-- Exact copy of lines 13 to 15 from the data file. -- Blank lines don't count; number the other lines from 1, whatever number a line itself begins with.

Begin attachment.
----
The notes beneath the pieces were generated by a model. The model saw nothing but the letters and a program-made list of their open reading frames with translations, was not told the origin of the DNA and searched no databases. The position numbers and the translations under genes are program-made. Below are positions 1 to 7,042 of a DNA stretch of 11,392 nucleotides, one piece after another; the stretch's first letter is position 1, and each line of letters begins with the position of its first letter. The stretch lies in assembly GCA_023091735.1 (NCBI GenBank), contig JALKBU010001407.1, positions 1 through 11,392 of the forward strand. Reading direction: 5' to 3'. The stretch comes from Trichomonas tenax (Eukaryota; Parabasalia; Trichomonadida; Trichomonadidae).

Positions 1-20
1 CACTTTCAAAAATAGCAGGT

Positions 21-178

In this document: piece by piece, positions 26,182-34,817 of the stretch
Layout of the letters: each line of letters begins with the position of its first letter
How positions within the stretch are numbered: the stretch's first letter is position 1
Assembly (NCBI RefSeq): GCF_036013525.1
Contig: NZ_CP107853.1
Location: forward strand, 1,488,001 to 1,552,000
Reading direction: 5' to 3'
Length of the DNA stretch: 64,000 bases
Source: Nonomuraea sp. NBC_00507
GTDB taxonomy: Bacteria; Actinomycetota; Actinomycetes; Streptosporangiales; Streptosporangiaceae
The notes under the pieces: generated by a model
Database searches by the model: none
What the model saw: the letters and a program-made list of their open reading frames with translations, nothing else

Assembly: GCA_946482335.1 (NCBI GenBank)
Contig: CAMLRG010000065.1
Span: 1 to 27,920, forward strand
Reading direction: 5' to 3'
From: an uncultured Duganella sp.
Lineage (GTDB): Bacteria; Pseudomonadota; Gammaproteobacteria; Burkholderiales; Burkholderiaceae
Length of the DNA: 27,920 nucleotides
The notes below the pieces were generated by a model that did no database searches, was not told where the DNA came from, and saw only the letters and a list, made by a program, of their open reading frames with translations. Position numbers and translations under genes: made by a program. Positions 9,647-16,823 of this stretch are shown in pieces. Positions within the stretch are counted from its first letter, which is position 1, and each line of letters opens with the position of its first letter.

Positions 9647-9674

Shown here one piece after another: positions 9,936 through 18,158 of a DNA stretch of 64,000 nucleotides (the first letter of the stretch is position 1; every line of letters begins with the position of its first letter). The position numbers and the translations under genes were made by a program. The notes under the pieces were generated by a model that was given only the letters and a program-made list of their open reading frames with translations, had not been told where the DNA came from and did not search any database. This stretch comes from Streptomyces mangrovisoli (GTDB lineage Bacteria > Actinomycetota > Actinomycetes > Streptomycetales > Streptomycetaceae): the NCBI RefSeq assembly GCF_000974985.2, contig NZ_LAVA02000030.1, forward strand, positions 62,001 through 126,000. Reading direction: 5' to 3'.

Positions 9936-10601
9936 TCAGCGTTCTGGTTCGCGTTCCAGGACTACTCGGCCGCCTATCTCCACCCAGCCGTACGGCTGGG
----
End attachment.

Source: Nonomuraea sp. NBC_00507
GTDB taxonomy: Bacteria; Actinomycetota; Actinomycetes; Streptosporangiales; Streptosporangiaceae
The notes under the pieces: generated by a model